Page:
4
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Recently I used this pattern to create a list of properties, each property having a varying number of arguments.

The properties list can be made at compile time, it does not need to change at runtime.

I tried to code this in a way such that it was easy for me to edit to add in additional properties (i.e., easy to add in a "Video Card" with arguments "Brand", and "Cost").

This would be part of an application, e.g., this could be implemented by having a "property editor" dialog which showed the property name, and 3 text boxes with labels showing the names of the properties they are editing.

  • The constructor for clsProperty has a lot of exceptions it can throw, it's probably not necessary since this can only be changed at compile time, but I put them in for completeness and to demonstrate what could go wrong if there was a typo in the code that made the properties list; let me know if you think there is a better way to do error handling in this case. It would be nice to have at least some sort of warning if the parameters aren't right but I'm not sure if exceptions are the right thing to use here.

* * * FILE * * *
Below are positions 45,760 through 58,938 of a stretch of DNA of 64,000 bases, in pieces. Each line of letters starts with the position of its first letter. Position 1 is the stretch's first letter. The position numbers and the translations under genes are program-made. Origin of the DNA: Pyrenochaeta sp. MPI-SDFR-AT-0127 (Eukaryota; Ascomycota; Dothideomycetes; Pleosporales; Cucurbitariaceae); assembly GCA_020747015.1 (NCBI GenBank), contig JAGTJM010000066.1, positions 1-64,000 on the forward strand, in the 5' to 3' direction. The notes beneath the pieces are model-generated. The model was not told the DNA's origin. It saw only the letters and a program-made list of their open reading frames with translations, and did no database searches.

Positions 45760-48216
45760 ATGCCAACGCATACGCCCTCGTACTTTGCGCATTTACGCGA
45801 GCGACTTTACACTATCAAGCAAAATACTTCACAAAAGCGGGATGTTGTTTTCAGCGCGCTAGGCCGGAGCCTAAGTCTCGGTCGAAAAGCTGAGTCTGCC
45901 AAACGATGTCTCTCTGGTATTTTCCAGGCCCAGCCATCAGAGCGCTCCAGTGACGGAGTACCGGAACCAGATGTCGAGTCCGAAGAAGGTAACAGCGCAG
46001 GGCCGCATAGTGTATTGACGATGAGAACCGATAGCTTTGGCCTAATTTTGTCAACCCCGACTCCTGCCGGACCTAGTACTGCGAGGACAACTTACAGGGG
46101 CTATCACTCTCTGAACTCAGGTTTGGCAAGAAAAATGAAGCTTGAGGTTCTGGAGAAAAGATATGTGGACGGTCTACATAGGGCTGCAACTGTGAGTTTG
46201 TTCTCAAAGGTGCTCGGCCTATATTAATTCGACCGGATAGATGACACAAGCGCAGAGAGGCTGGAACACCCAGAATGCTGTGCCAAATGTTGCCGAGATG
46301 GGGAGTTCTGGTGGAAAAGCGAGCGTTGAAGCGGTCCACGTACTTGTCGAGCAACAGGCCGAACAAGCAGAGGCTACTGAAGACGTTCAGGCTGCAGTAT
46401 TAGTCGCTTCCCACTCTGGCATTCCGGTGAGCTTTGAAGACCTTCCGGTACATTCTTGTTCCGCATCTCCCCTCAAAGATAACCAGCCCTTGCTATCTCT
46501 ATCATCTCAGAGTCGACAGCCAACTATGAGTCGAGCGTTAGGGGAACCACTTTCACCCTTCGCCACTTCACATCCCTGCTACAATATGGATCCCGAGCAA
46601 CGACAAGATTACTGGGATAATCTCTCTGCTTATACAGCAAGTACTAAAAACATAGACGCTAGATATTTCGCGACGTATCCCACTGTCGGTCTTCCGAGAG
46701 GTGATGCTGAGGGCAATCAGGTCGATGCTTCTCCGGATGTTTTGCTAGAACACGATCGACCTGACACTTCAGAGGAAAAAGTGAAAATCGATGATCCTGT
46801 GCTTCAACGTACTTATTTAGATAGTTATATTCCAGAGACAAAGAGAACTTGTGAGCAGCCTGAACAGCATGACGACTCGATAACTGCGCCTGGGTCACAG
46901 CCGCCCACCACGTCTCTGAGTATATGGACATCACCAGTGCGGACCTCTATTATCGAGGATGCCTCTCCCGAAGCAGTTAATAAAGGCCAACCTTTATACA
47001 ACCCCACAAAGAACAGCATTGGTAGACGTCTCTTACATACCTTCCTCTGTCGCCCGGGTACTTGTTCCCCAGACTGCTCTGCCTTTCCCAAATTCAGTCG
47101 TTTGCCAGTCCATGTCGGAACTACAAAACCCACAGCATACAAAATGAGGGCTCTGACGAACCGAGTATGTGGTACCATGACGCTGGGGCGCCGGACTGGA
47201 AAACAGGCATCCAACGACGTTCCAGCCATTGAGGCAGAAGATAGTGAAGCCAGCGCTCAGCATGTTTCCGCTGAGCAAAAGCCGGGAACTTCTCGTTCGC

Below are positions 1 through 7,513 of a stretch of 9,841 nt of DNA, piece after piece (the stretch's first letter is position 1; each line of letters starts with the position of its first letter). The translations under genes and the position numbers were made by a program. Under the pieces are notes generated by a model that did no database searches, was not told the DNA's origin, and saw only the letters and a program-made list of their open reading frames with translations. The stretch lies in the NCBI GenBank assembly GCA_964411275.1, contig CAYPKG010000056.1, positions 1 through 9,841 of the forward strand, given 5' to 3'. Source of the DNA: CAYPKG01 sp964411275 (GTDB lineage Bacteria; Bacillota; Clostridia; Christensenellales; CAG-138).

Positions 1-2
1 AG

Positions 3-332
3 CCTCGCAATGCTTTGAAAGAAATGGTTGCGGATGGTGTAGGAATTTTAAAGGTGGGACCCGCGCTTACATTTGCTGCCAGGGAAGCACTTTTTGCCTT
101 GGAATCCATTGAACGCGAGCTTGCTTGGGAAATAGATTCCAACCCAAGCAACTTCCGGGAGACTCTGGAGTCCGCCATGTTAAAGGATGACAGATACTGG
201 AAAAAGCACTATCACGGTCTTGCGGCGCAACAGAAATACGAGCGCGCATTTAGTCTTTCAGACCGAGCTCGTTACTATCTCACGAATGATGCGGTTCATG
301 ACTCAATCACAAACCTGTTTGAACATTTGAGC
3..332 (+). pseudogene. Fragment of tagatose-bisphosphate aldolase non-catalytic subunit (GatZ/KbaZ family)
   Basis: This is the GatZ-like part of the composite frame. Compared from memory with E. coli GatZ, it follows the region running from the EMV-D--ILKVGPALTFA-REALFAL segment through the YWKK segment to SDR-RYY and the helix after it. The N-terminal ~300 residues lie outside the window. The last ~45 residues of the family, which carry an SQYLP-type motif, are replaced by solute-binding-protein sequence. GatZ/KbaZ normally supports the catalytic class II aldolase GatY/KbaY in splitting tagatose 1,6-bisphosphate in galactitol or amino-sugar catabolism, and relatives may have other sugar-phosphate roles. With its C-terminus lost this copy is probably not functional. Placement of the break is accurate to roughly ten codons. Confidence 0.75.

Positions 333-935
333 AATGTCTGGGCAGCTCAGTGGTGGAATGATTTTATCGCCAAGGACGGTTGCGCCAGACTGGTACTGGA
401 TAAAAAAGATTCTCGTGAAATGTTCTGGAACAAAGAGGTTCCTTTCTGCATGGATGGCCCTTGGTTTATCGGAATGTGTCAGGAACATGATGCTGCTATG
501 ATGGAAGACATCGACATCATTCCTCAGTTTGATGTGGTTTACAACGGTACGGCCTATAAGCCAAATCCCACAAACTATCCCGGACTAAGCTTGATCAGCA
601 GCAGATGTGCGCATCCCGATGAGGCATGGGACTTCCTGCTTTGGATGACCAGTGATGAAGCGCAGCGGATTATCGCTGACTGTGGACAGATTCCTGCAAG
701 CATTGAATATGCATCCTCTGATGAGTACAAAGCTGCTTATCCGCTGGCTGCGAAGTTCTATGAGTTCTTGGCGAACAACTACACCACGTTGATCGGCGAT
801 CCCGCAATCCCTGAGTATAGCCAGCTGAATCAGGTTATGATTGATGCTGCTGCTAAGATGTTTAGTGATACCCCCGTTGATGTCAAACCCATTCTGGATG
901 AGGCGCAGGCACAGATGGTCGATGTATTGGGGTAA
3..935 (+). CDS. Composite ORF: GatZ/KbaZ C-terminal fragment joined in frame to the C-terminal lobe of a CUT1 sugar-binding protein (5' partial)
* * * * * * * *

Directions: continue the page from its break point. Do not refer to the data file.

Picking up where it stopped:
• I think I saw that a list of Object is usually frowned upon, let me know if this is a valid time to use that, or if there is an alternative in this case.

  • Any general suggestions to improve readability would be helpful too.

For the sake of this example assume that everything in clsProperty is for display purposes only, no code will be doing something like if(Property.Name == ...)

using System;
using System.Collections.Generic;

namespace csParseTest
{
    internal class clsProperty
    {
        // is it worth making these fields into properties of clsProperty?
        internal readonly   string          Name;        

        internal readonly   List<string>    ArgNames       = new List<string>();
        internal readonly   List<Type>      ArgTypes       = new List<Type>();
        internal readonly   List<Object>    ArgDefaults    = new List<Object>();

        private List<Object> ArgValues = new List<Object>();

        internal clsProperty(string iName, List<string> iArgNames, List<Type> iArgTypes, List<Object> iArgDefaults)
        {
            if (string.IsNullOrWhiteSpace(iName))
            {
                throw new ArgumentException("Property must have a valid name.");
            }

            this.Name = iName;

            bool tParameterLengthsOK =  (
                                            (iArgNames.Count == iArgTypes.Count) &&